Typical Japanese Investor Would End Up With Less Than What He Started With

Markets were closed in America yesterday. In the rest of the world nothing much happened. This leaves us free to talk about whatever we want.

What do we want to talk about?

Let’s talk about Japan. You remember, Japan? It’s the country with the 20-year on-again, off-again depression. You could have bought stocks in Tokyo 20 years ago…held onto them…and guess what you’d have today? Well, for every dollar you invested two decades ago, you’d have about 25 cents. How’s that for ‘stocks for the long run?’ How’s that for capital appreciation? How’s that for getting rich from investing?

Stocks in Japan are back to their levels of the mid-’80s. So, an investor who was 40 in, say, 1984, is now 66. He’s retired. During his ‘investing years’ he made zero…nada…rien…zilch…from his money.

What to make of it? Is the whole promise of investing nothing but a Wall Street fantasy? The idea is that you can give your money to Wall Street…put it in a fund…in stocks…in some sort of investment…and it will grow larger. You will pay Wall Street a fee for this service. In fact, you could pay a lot of money…trading in and out of various investments.

And where would you end up? Well, if you were the typical Japanese investor you’d end up with less than what you started with.

The lesson we draw from that is that you only make money from investing when you buy assets that are cheap and sell them when they are dear. ‘Buy and hold’ doesn’t work. ‘Stocks for the long run’ is a trap.

But what about Japanese stocks now? We thought you would ask. Since we announced our new ‘Trade of the Decade’ – sell US Treasury bonds/buy Japanese stocks – we have gotten nothing but grief on the subject. Everyone thinks he knows what will happen to Japanese equities over the next 10 years; and everyone thinks they will go down.

Here is Ambrose Evans-Pritchard in London’s Daily Telegraph:

“…2010 will prove to be the year that Japan flips from deflation to something very different: the beginnings of debt monetization by a terrified central bank that will ultimately spin out of control, perhaps crossing into hyperinflation by the middle of the decade.

“Once a country embarks on such policies, the game is nearly up. The IMF says Japan’s gross public debt will reach 227pc of GDP this year. This is compounding at ever faster speeds towards 250pc by mid-decade.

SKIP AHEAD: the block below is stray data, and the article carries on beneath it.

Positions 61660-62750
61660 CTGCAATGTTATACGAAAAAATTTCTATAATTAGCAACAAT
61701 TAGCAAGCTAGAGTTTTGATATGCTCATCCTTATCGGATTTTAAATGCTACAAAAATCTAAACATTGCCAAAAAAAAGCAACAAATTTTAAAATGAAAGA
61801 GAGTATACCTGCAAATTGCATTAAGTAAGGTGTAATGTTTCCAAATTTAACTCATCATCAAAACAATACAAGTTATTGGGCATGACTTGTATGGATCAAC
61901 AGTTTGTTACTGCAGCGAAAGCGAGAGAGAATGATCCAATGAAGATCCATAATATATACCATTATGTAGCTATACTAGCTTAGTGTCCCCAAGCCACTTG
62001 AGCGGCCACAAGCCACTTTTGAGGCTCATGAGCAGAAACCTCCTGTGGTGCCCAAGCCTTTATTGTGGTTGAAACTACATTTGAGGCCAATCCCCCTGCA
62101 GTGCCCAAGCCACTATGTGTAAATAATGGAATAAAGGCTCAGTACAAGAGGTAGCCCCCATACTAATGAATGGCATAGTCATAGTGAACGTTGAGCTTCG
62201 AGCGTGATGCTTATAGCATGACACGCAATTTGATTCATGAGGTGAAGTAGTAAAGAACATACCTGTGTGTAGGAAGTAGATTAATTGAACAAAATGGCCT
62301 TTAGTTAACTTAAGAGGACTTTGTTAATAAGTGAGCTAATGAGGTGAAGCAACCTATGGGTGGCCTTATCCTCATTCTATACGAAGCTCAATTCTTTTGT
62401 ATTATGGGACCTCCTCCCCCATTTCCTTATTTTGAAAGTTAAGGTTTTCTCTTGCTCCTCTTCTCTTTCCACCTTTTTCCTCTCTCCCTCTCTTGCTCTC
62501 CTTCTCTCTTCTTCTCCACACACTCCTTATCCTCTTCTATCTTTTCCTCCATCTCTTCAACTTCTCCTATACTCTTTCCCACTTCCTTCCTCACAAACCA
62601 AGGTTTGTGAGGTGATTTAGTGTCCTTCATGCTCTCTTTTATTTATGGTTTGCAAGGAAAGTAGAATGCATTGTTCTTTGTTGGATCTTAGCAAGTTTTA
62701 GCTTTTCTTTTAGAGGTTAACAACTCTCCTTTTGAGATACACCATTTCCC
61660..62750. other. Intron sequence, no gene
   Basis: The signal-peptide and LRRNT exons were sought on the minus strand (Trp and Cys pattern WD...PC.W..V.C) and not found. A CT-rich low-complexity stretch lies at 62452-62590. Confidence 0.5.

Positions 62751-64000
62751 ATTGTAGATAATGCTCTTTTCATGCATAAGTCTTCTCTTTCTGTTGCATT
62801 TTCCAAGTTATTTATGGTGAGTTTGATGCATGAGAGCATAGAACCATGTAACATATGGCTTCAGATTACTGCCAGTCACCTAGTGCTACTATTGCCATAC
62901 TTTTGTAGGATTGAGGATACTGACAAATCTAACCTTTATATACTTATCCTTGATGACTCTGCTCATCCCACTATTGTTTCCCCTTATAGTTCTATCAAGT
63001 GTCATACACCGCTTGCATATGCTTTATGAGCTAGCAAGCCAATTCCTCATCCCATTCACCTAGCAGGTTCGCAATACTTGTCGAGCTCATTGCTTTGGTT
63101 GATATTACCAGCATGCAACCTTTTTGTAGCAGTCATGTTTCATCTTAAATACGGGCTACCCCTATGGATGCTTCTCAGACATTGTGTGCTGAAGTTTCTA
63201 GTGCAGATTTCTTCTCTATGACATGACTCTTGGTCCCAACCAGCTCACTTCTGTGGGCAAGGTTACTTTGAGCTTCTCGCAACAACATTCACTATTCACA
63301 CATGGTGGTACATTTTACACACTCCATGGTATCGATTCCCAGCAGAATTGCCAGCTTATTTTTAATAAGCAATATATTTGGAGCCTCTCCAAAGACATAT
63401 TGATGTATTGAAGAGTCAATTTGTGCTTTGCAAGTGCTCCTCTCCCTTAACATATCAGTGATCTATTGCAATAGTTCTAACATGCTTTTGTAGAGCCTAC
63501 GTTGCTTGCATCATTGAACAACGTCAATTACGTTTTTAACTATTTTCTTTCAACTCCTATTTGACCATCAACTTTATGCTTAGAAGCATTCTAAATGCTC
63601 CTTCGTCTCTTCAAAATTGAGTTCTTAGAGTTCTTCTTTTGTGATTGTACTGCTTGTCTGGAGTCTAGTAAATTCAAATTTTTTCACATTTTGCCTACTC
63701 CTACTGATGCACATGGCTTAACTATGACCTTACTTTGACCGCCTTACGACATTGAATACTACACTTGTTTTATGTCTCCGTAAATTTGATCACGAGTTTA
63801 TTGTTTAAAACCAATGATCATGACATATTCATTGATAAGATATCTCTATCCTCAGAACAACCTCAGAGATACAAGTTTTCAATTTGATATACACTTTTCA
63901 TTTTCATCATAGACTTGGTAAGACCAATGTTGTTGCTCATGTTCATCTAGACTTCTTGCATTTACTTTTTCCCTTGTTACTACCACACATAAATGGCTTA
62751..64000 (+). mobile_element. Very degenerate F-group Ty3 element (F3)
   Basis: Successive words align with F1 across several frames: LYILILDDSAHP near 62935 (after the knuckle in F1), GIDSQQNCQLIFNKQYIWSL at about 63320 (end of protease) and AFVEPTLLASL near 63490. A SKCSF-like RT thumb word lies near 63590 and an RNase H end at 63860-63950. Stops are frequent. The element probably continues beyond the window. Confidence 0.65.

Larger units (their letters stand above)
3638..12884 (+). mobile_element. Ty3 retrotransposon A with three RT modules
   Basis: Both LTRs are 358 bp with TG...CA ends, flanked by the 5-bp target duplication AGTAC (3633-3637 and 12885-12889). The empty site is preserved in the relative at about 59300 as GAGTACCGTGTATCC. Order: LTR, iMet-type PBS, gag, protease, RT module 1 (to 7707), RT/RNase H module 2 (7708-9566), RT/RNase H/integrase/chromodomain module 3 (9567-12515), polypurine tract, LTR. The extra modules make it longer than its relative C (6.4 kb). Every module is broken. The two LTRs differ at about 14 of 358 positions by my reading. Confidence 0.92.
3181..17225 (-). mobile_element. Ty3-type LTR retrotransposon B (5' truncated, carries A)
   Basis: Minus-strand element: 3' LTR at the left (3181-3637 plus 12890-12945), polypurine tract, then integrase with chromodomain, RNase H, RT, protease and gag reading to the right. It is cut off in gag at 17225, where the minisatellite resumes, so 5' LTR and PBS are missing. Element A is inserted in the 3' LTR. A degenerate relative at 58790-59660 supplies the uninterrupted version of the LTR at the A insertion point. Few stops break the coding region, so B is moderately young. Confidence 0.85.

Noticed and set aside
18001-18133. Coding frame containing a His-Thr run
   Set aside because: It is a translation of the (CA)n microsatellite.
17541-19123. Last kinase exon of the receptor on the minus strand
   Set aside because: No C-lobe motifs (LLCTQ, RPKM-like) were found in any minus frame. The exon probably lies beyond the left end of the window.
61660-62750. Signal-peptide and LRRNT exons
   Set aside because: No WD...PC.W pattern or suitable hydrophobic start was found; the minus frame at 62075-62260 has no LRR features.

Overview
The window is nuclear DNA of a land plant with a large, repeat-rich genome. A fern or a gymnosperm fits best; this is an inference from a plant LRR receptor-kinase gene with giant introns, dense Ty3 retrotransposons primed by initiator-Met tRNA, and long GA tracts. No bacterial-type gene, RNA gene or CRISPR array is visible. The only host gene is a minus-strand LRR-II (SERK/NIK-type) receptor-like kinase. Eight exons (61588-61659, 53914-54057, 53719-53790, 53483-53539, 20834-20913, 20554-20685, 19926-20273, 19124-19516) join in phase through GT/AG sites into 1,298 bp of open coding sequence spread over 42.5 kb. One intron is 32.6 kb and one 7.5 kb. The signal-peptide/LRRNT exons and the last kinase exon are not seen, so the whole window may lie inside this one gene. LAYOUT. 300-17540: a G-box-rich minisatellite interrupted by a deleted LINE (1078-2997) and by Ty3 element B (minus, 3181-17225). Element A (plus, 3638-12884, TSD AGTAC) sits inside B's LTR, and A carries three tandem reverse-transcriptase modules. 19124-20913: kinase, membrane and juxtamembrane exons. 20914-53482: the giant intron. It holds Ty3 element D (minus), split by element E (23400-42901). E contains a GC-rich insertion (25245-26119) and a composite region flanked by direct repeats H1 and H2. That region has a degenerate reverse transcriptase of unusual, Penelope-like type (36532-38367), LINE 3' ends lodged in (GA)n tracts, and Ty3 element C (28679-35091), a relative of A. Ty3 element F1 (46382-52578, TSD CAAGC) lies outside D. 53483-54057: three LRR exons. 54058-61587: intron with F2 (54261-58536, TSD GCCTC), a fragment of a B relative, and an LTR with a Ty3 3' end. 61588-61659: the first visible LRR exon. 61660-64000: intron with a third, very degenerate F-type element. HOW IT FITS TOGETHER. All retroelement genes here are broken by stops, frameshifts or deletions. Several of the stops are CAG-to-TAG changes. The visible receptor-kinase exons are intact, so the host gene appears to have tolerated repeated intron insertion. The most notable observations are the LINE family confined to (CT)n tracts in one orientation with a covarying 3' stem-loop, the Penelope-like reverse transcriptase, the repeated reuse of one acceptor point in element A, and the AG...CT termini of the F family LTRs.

“The only reason why this has not yet blown up is because investors (mostly Japanese) have not yet had the leap in imagination required to understand their predicament, and act on it. That roughly is the argument of Dylan Grice from Societe Generale in his latest Popular Delusions note released today. ‘A global fiasco is brewing in Japan.'”

We don’t doubt it. Evans-Pritchard is right. So is everyone who thinks Japan is going to meltdown or blow up. A global fiasco is brewing. But it will not necessarily be bad for Japanese companies. Investors will leave Japanese debt and buy Japanese equities. Inflation will reduce the real cost of operation for Japanese companies. Frugal, solvent, efficient Japanese companies will prove to be a refuge, not a trap.

More on this subject as the decade progresses. We will be proven right…or wrong… Geniuses…or idiots… Visionaries or hallucinaries… Depending on how the chips fall.


Bill Bonner
for Markets and Money

Bill Bonner

Bill Bonner

Since founding Agora Inc. in 1979, Bill Bonner has found success and garnered camaraderie in numerous communities and industries. A man of many talents, his entrepreneurial savvy, unique writings, philanthropic undertakings, and preservationist activities have all been recognized and awarded by some of America’s most respected authorities. Along with Addison Wiggin, his friend and colleague, Bill has written two New York Times best-selling books, Financial Reckoning Day and Empire of Debt. Both works have been critically acclaimed internationally. With political journalist Lila Rajiva, he wrote his third New York Times best-selling book, Mobs, Messiahs and Markets, which offers concrete advice on how to avoid the public spectacle of modern finance. Since 1999, Bill has been a daily contributor and the driving force behind Markets and Money.
Bill Bonner

Latest posts by Bill Bonner (see all)

Leave a Reply

Be the First to Comment!

Notify of
Letters will be edited for clarity, punctuation, spelling and length. Abusive or off-topic comments will not be posted. We will not post all comments.
If you would prefer to email the editor, you can do so by sending an email to letters@marketsandmoney.com.au